Might help explain the disparity in MWh costs between say, coal and wind.



The issue is what is the source of energy producing electricity that is best for the economy and best for the consumer's pocket book. And, I need the source on your percentages to be able to agree.


And federal (taxpayer) energy subsidies don't enter into the equation?


Still waiting for the source of your percentage statistics . . . .


Wait no longer. Note (EDIT) in original comment - today @ 10:45 a.m.

You're welcome.


Thank you for the reference. As you might anticipate, I don't find it persuasive.

First, the group that paid for the study is a special interest lobby whose goal is to increase the use of nuclear energy at the expense of fossil and renewable fuels. It is unsurprising that they paid for a study that shows the nuclear industry received far fewer subsidies than the fossil fuel industry.

Second, the idea that refraining from taxing some income is a "subsidy" only makes sense if you first conclude that all money belongs to the government, and you're being permitted to keep some of what you earned is the government granting you a benefit. I don't buy that, nor do most Americans, or certainly most taxpayers, I suspect. Statists, of course disagree.

Third, if you consider the "subsidies" as defined in your link for non-fossil fuels as a benefit to the public, you should also consider the benefits to the public derived from having reasonably priced electricity, fuel for our vehicles, trains, planes, barges, etc. Adding to the tax burden of fossil fuels would simply mean that Americans would pay more for every commodity that is transported from one point to another. So, even if you accept the definition of "subsidies" assumed in the report, more subsidies to keep Americans in the middle class are not a bad thing.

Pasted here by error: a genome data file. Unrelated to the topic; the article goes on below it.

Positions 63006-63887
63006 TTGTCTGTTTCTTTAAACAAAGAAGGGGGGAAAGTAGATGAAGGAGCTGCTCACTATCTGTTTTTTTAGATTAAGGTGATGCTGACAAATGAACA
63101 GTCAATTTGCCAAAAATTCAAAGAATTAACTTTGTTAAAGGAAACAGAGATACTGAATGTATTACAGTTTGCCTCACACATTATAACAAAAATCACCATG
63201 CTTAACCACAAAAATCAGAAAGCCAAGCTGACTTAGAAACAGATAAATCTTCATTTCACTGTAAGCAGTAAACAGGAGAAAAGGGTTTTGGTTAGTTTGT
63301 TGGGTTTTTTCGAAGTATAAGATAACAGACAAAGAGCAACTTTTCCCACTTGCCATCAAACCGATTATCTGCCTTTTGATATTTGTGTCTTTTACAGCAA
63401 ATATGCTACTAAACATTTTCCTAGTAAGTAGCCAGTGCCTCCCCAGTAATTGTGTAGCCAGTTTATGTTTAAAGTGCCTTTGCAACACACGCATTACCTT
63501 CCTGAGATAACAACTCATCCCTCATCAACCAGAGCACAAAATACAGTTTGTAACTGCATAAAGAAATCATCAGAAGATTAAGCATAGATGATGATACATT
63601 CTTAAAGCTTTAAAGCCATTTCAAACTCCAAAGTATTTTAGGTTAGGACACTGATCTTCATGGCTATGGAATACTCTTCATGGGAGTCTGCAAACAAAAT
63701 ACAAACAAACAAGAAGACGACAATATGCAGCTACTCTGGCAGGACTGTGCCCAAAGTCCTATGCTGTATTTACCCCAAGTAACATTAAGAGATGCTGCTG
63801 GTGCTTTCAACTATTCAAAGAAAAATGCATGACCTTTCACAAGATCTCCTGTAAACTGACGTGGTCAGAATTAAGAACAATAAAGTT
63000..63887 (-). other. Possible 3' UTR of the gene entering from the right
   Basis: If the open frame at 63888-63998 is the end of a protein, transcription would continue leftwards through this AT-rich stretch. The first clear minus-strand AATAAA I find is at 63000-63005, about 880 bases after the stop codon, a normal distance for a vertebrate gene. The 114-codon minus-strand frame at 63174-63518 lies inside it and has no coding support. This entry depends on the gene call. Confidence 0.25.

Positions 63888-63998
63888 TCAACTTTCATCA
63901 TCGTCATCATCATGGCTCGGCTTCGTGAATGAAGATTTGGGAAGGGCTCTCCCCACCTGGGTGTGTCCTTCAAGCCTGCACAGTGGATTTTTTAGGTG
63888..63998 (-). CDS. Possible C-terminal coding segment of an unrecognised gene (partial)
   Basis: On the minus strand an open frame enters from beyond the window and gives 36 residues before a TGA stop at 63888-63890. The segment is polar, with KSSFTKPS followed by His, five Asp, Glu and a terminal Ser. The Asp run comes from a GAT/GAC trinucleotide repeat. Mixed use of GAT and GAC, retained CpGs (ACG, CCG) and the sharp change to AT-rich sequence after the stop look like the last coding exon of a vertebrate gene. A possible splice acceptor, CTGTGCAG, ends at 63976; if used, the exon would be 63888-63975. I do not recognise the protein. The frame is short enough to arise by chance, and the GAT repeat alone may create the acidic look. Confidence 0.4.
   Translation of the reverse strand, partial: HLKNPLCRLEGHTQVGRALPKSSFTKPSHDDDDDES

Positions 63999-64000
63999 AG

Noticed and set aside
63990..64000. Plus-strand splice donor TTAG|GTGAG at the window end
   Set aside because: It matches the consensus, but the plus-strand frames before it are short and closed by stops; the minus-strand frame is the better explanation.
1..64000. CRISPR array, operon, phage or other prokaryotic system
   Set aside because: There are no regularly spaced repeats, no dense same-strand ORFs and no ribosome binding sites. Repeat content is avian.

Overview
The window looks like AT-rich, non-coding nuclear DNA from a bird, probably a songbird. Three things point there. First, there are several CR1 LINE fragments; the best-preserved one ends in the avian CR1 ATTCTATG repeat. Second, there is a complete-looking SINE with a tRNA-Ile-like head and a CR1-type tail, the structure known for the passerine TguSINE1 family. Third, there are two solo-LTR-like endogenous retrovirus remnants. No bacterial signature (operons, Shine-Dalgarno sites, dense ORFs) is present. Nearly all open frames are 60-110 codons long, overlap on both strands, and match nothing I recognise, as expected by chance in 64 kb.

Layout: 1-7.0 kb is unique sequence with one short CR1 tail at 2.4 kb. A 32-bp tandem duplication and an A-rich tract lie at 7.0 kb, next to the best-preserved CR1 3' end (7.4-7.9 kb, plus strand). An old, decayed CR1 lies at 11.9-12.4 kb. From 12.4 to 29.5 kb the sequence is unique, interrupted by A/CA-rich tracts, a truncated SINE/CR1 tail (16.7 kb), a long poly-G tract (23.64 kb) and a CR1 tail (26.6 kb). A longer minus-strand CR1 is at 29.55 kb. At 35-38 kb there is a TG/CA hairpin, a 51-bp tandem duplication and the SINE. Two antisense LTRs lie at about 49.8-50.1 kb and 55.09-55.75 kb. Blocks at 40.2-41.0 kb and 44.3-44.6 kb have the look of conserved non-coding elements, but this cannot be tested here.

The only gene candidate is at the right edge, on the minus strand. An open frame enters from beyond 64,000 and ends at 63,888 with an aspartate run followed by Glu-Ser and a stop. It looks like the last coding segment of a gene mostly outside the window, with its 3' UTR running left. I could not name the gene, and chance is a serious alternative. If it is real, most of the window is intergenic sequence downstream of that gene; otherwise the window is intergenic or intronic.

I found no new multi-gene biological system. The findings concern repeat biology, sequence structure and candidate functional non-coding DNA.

Last, the characterization of tax policy and regulations as "subsidies" treats oil and gas producers differently than other industries, as demonstrated by this Forbes article:

I seriously doubt that the oil and gas producers believe over-regulation by the government is a "subsidy" for them. Similarly, treating deep water ports as a type of government subsidy shows how far the authors stretched to make the point they were paid to make.

Nevertheless, the factoids were interesting.


The first phase of your argument seems to center on the idea that studies made by special interest groups are inherently slanted. Just for kicks, I searched for a similar study and found this one by Cornerstone - the official journal of the world coal industry. Note the study employs the same "statistics" as the nuclear energy link, but does indeed have a different slant:

As is often the case, the conventional wisdom here is wrong. In fact, there is a huge imbalance in federal incentives for the fossil energy industries compared to the renewable energy industries; however, the imbalance is strongly in favor of renewables and is increasing.